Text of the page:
Training local Karen and Burman women as skilled birth attendants in refugee settings resulted in no adverse perinatal outcomes and many positive outcomes such as a drop in stillbirths and infant deaths and more babies being born in clinics rather than at home, says a new study published in the scientific journal PLOS ONE.
Posted 22/11/2022. Who owns individual-level health data collected from health research and clinical care? In this paper Phaik Yeong Cheah and Jan Piasecki argues that neither public ownership nor private ownership will allow us to resolve all the problems associated with effective, equitable, and ethical use of data.
Posted 21/10/2022. Amodiaquine is an important antimalarial widely used for the treatment and prevention of malaria, protecting millions of African children every year. Xin Hui Chan and colleagues characterised the concentration-dependency of the bradycardic, hypotensive, and QT-prolonging effects of amodiaquine and its active metabolite desethylamodiaquine in clinical and pre-clinical studies, providing evidence of their causal role.
Posted 18/10/2022. Trust is perhaps the most frequently attributed element in decision making for vaccine uptake. But what is trust, and how does it affect vaccine decision? In this qualitative review, Bipin Adhikari and colleagues explored how decisions on vaccine uptake are made, the role of trust and ways to build it.
Posted 05/10/2022. Sutharshan Vengadasalam, Timo Tolppa and colleagues employed pathway mapping, ethnography, and interviews in Colombia, South Africa, Sri Lanka, Tanzania and Uganda, and found four common barriers to the delivery of quality perioperative care - Fragmented care pathways, limited human and structural resources, direct and indirect costs, and patients' low expectations of care.
Posted 07/10/2022. G6PD measurement is critical before including primaquine or tafenoquine in the treatment for vivax malaria. Bipin Adhikari and colleagues explored whether first line health care providers can safely handle G6PD biosensors in the rural Cambodia. Our findings suggest that the radical cure for vivax malaria can be safely administered at the point of first contact, thus preventing relapse and continued transmission in a much larger population than through hospital based management.
Posted 21/09/2022. Phaik Yeong Cheah and colleagues asked malaria stakeholders in Burkina Faso and Nigeria: What are the key ethical considerations to be considered in the deployment of Triple Artemisinin-based Combination Therapies for malaria in Africa when artemisinin combination therapies are effective in most of Africa?
Posted 31/08/2022. Substandard and falsified anti-infectives used in human and animals are common, especially in Low- and Middle-Income countries, leading to poor clinical outcomes, adverse drug reactions, economic losses, mistrust in health systems and potentially leading to AMR emergence and spread. One Health research is needed to assess their impact on AMR, by Celine Caillet and colleagues.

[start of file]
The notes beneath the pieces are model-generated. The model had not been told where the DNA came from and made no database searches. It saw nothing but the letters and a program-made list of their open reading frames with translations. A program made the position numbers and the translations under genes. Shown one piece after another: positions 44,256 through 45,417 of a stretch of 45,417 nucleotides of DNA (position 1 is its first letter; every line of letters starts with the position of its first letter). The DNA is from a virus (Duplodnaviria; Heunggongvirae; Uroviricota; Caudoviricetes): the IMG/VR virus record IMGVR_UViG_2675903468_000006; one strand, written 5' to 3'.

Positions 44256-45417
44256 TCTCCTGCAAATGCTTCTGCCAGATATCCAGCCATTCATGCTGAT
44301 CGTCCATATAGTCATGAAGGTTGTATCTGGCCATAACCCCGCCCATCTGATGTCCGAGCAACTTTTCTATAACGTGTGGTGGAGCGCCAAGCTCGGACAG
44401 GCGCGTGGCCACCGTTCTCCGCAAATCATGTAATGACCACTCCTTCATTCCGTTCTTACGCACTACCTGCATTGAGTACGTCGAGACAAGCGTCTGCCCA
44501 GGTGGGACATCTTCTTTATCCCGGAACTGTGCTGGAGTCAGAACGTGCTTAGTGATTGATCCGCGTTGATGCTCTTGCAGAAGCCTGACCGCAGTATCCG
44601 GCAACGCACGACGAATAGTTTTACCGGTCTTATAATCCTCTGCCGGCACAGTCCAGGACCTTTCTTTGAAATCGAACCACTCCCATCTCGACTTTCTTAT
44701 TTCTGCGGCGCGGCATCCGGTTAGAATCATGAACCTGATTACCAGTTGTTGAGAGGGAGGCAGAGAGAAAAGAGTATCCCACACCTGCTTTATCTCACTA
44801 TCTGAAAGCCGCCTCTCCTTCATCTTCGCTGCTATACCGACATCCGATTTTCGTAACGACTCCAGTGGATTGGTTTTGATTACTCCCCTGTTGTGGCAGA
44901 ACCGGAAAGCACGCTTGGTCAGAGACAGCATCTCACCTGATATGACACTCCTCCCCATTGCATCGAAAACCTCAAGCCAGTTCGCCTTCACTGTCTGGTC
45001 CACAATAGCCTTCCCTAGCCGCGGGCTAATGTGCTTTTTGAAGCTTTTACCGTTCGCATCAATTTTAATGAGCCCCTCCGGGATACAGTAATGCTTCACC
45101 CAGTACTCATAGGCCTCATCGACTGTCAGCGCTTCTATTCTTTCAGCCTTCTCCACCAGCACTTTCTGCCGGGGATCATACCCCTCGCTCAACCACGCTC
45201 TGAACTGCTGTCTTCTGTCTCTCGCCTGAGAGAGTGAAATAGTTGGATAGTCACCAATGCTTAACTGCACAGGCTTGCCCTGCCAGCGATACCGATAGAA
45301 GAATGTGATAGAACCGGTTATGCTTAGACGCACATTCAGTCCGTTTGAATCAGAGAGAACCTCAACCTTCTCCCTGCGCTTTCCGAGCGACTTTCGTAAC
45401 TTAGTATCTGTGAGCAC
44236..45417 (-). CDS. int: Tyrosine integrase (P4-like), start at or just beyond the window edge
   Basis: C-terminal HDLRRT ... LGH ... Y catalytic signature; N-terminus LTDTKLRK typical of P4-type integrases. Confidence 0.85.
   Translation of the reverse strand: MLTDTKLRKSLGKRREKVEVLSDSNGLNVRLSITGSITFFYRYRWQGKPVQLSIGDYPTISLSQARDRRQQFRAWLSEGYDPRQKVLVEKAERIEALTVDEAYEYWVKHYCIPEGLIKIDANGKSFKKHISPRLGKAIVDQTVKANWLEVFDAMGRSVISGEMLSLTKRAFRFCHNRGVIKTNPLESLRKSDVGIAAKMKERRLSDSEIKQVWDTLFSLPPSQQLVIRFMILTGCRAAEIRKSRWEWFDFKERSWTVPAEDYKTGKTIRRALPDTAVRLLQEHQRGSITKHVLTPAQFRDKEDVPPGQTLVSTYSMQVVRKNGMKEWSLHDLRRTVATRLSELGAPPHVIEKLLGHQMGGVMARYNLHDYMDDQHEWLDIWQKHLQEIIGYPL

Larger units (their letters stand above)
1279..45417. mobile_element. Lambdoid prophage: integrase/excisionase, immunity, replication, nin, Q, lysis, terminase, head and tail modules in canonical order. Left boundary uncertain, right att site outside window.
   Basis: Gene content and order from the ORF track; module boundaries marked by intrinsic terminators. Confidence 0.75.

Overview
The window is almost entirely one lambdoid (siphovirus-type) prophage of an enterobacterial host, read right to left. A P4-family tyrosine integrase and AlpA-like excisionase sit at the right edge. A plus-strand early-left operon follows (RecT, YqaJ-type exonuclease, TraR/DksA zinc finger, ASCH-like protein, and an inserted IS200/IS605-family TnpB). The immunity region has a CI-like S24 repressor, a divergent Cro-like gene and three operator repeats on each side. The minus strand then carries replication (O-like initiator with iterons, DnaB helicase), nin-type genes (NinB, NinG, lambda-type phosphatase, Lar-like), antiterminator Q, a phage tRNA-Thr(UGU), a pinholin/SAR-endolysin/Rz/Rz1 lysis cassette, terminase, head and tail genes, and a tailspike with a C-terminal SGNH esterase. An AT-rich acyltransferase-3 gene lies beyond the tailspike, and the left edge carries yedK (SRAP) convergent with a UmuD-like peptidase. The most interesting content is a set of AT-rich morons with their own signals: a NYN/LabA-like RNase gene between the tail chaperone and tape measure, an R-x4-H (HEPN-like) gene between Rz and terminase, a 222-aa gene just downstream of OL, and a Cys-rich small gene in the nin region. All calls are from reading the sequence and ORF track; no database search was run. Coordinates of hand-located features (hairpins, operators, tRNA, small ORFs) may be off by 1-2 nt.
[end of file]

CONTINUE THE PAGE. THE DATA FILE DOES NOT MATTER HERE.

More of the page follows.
Posted 09/08/2022. Timo Tolppa and CCAA colleagues reviewed the literature on perioperative care pathways in resource-poor settings and found that pathways are increasingly used there with an aim to improve care quality. Patient and clinician beliefs were a major challenge in care pathway implementation, whereas facilitators included context-relevant adaptations, strong evidence-base and teamwork.
Posted 12/08/2022. This small series describes four family members who contracted cutaneous leishmaniasis due to Leishmania major that did not improve in two patients and worsened in the other two despite 4 weeks of intralesional meglumine antimoniate. All responded to a 4-week course of oral ketoconazole. The paper provides an interesting discussion, by Bob Taylor and colleagues
Posted 02/08/2022. Severe malaria is difficult to diagnose in high malaria transmission areas because of the high coincidence of malaria with other febrile illnesses. James Watson and colleagues analysed platelet counts and plasma PfHRP2 concentrations from >2000 severely ill children and show that around a third of children diagnosed with severe malaria have in fact another cause of illness.
Posted 28/07/2022. Meiwen Zhang and Tom Peto start a prevalence survey, including Hepatitis B and Hepatitis C, among the rural population in Bangladesh, Cambodia, and Thailand. In 2021 Meiwen and colleagues published a pilot implementation project on hepatitis C testing and treatment in rural Cambodia.